Saturday marks 132 years since the Battle of Homestead — one of the most notorious attacks against workers in American history — and events to commemorate the anniversary are set.

The Battle of Homestead Foundation will offer an in-person program that will link the buildup and aftermath of the 19th-century battle that pitted striking steelworkers against private security forces to issues such as unionization efforts in a variety of industries today. 

“Besides the dollars-and-cents economic issues that drove the conflict in 1892, the strikers fought to establish the fundamental principle that worker rights are human rights,” said Rosemary Trump, a Battle of Homestead Foundation board member. “That principle is still being contested in our day, and what workers did 132 years ago in Homestead can show us important insights on how to move forward in our time.”

Informational plaques around the Pump House in Munhall help explain the story of the Battle of Homestead to visitors. The deadly conflict took place at the site on July 6, 1892, when the Carnegie Steel Co. brought in private armed guards in an attempt to break a strike at the Homestead Steel Works. (Andrew Goldstein/Pittsburgh Union Progress)

The battle occurred amid a strike that started when Carnegie Steel attempted to increase profits by altering the pay scale for union workers at the Homestead Steel Works, resulting in pay cuts for employees who already were barely living off meager wages and working in extremely dangerous conditions.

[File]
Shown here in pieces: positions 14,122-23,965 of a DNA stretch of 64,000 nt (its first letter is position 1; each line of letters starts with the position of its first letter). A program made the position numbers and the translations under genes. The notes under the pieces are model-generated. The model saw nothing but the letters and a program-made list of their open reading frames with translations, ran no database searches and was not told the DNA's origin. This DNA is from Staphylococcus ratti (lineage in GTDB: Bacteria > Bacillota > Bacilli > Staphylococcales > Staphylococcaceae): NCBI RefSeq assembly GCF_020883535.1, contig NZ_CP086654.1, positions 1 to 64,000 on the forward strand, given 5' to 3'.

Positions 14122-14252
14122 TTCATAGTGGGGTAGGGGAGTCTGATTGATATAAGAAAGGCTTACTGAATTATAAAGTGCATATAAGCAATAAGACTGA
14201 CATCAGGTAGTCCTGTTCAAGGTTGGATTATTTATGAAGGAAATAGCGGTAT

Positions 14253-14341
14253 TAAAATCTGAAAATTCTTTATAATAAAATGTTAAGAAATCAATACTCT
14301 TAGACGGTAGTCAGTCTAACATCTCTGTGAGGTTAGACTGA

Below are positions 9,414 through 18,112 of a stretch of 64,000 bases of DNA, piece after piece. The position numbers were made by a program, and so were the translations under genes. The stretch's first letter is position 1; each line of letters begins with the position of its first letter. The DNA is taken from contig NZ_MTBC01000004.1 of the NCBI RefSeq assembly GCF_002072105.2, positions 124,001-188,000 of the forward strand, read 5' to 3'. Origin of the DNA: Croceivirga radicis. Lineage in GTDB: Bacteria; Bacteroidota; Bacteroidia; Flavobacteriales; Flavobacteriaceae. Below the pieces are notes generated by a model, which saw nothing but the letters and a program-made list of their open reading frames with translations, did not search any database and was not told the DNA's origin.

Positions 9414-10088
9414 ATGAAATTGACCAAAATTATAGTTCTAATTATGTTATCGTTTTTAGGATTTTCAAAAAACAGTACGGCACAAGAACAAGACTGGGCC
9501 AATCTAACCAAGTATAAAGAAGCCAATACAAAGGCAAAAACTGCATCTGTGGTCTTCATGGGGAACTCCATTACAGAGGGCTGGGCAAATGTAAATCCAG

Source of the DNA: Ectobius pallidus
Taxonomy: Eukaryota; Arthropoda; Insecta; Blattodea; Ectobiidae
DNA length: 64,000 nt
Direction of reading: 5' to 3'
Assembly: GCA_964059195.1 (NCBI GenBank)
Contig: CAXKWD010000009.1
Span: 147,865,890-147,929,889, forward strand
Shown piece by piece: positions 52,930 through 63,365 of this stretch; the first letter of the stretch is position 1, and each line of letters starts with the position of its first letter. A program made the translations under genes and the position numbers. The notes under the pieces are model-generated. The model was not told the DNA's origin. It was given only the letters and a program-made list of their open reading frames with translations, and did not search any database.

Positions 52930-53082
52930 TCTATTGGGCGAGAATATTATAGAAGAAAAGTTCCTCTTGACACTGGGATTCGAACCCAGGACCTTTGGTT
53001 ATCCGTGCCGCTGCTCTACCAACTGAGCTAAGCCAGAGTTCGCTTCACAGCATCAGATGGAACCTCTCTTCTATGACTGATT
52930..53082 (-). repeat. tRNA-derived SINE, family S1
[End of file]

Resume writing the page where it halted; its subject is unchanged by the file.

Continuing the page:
Unhappy with the stop in production, Carnegie Steel hired Pinkerton agents, a private paramilitary force, to disperse strikers and reopen the mill with nonunion workers.

On the morning of July 6, 1892, as strikebreakers landed ashore at the mill’s Monongahela River pumping facility, a melee ensued, leaving 12 dead and hundreds wounded while garnering attention from around the globe. 

“The 1892 steel strike was a defining event in America’s ongoing struggle to ensure workplace rights,” said John Haer, president of the Battle of Homestead Foundation. “Observing the anniversary lets us reflect on the role of organized labor in fighting the extreme economic inequality endangering our nation in 2024.”

The free Battle of Homestead commemoration event is scheduled for 2 to 5 p.m. Saturday at the Pump House at 880 E. Waterfront Drive in Munhall and includes live music from the May Day Marching Band and Pittsburgh Labor Choir. Picnic refreshments will be available, and attendees may contribute their own food and beverages.

Informational plaques around the Pump House in Munhall. (Andrew Goldstein/Pittsburgh Union Progress)

Andrew writes about education and more for the Pittsburgh Post-Gazette, but he's currently on strike. Email him at

Andrew Goldstein

Andrew writes about education and more for the Pittsburgh Post-Gazette, but he's currently on strike. Email him at